When a character in a movie can’t manage to put the phone back on the hook, you know they’re in trouble. With an old mac dripping wet, a frightened man drops the phone and runs out of the old red phone box and back into the rain. He’s being chased, in a brown pre-digital world of tea dances, vinyl records and the death penalty, and he doesn’t make it.
The man, Kite, was the boss of a small time gang in 1960s Brighton, and his death sets in motion the series of events that make up Brighton Rock. The gang needs a new leader and Pinkie (Sam Riley of Control fame), a vicious young man with a fresh scar on his face, reckons he’s the man for the job. As well as trying to take over his gang, Pinkie also gets involved with blushing innocent Rose (Antonia Riseborough) to stop her talking to the police about a murder to which she is a key witness.
Even if you’ve read Graham Greene’s novel or seen the Boulting brothers 1947 movie that starred Richard Attenborough (said to be the best British Noir movie), it might be best to take this new version of the story on its own terms. There are certain differences – for starters the new film is set in 1964 rather than the late 30s – and director Rowan Joffe sees his movie as a new interpretation, rather than a remake. In the book, various gangs do quite a lot of bending the arms of bookies at Brighton racecourse, (at least according to my sketchy memory from studying the book for my GCSEs). In this movie, the racecourse only features as a small flier pinned to the wall in Pinkie’s gang’s basement.
This film seems to have annoyed quite a lot of people, but I thought it was pretty good. Sam Riley’s Pinkie seethes with a bubbling mix of the youthful surliness, ambition, and a very nasty streak indeed. His face is alternatively alive with tics and blank with suppressed fury. Rose is a perfect as a timid mouse, falling for Pinkie and edging from innocence towards experience.
The rest of the cast are a pleasure to watch too: from the ever dependable Helen Mirren and John Hurt to a fabulous Andy Serkis as an oleaginous cigar-smoking gangster, you’ll leave the cinema feeling the performances are enough to make for a fine movie. The film looks good too – authentically Sixties. Not the glitzy decade of Swinging London, but the low wattage Sixties that most of the country lived in. There’s also a great use of Beachy Head where Pinkie and Rose go on a date – as one of the most spectacular spots in the UK, it’s about time it has made it as a movie location.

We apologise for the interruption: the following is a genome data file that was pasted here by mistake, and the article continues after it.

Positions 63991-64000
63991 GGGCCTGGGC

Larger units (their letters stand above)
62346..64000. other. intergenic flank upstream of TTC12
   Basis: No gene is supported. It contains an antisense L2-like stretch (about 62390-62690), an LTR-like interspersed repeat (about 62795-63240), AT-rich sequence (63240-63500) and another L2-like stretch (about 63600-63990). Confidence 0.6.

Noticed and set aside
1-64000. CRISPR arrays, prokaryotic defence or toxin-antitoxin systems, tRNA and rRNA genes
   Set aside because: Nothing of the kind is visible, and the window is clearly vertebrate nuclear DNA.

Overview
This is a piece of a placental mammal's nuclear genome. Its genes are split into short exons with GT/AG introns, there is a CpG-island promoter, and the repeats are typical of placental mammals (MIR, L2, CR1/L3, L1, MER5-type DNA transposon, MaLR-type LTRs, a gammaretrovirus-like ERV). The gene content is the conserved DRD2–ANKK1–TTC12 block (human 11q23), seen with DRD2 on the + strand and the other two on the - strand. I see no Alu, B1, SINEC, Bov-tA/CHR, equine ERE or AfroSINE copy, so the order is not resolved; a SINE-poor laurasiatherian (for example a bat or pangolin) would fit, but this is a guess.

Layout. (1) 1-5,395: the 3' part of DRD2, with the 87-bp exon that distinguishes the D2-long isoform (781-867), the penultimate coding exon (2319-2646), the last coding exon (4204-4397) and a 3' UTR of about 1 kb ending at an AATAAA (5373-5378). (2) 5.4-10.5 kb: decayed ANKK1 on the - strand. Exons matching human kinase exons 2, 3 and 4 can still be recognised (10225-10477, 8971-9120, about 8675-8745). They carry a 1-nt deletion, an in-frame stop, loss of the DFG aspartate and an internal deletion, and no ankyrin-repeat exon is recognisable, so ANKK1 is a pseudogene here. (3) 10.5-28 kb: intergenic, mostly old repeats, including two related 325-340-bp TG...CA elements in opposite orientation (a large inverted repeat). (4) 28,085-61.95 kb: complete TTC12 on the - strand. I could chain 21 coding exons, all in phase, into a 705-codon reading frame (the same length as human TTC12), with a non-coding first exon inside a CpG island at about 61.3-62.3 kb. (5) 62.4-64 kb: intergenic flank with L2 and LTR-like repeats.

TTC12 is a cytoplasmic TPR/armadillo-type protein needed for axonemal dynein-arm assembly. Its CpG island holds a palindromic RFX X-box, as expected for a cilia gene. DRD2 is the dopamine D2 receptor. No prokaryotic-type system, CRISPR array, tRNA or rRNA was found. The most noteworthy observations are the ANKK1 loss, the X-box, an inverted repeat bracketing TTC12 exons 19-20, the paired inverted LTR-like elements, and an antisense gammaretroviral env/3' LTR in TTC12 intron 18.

Key to Greene’s novel is that both Pinkie and Rose are “Roman”, as he puts it, (Roman Catholics that is). Both grapple with sin and salvation, which gives the story an added dimension of horror. This religious element might not work quite so well in this new movie, but concern with the state of one’s soul is a interior drama. It is difficult to express this inner sense of doom without a voice over, not to mention in a post-religious age like today. Joffe does his best: “I’m bad. You’re good. We’re made for each other,” says Pinkie, and somehow makes perfect sense.
The Mods fighting it out with the Rockers on the sea front and one particularly scootertastic scene are interesting to see for those of us who missed it, and add a topicality to the gangsters’ hermetically-sealed world too. But this, verging on the cool, is not much more than extra sheen. The movie rides on powerful performances of spectacular characters in a timeless story.